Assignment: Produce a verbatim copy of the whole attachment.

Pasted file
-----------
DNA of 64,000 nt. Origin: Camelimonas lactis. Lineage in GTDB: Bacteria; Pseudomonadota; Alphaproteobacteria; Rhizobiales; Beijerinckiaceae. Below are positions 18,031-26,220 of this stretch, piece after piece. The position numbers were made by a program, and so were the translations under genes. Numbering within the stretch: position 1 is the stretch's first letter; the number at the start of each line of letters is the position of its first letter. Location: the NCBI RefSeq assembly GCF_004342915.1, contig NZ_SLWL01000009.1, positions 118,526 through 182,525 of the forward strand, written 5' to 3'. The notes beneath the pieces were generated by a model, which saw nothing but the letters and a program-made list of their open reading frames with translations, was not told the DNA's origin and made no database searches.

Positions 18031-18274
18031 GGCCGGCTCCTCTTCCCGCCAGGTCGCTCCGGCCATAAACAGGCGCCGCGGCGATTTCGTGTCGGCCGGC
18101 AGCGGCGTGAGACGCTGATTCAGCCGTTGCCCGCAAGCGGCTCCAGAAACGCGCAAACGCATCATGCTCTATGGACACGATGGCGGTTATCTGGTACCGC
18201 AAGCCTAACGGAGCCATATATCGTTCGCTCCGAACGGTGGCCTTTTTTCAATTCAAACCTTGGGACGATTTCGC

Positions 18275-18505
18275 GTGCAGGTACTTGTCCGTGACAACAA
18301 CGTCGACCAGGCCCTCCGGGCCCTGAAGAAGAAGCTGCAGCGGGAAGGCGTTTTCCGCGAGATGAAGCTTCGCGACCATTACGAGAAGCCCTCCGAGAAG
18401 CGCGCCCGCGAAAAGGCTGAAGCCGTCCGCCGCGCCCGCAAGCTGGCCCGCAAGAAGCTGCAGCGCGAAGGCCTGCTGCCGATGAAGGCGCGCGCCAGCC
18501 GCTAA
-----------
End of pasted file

DNA of 64,000 nt. Origin: Camelimonas lactis. Lineage in GTDB: Bacteria; Pseudomonadota; Alphaproteobacteria; Rhizobiales; Beijerinckiaceae. Below are positions 18,031-26,220 of this stretch, piece after piece. The position numbers were made by a program, and so were the translations under genes. Numbering within the stretch: position 1 is the stretch's first letter; the number at the start of each line of letters is the position of its first letter. Location: the NCBI RefSeq assembly GCF_004342915.1, contig NZ_SLWL01000009.1, positions 118,526 through 182,525 of the forward strand, written 5' to 3'. The notes beneath the pieces were generated by a model, which saw nothing but the letters and a program-made list of their open reading frames with translations, was not told the DNA's origin and made no database searches.

Positions 18031-18274
18031 GGCCGGCTCCTCTTCCCGCCAGGTCGCTCCGGCCATAAACAGGCGCCGCGGCGATTTCGTGTCGGCCGGC
18101 AGCGGCGTGAGACGCTGATTCAGCCGTTGCCCGCAAGCGGCTCCAGAAACGCGCAAACGCATCATGCTCTATGGACACGATGGCGGTTATCTGGTACCGC
18201 AAGCCTAACGGAGCCATATATCGTTCGCTCCGAACGGTGGCCTTTTTTCAATTCAAACCTTGGGACGATTTCGC

Positions 18275-18505
18275 GTGCAGGTACTTGTCCGTGACAACAA
18301 CGTCGACCAGGCCCTCCGGGCCCTGAAGAAGAAGCTGCAGCGGGAAGGCGTTTTCCGCGAGATGAAGCTTCGCGACCATTACGAGAAGCCCTCCGAGAAG
18401 CGCGCCCGCGAAAAGGCTGAAGCCGTCCGCCGCGCCCGCAAGCTGGCCCGCAAGAAGCTGCAGCGCGAAGGCCTGCTGCCGATGAAGGCGCGCGCCAGCC
18501 GCTAA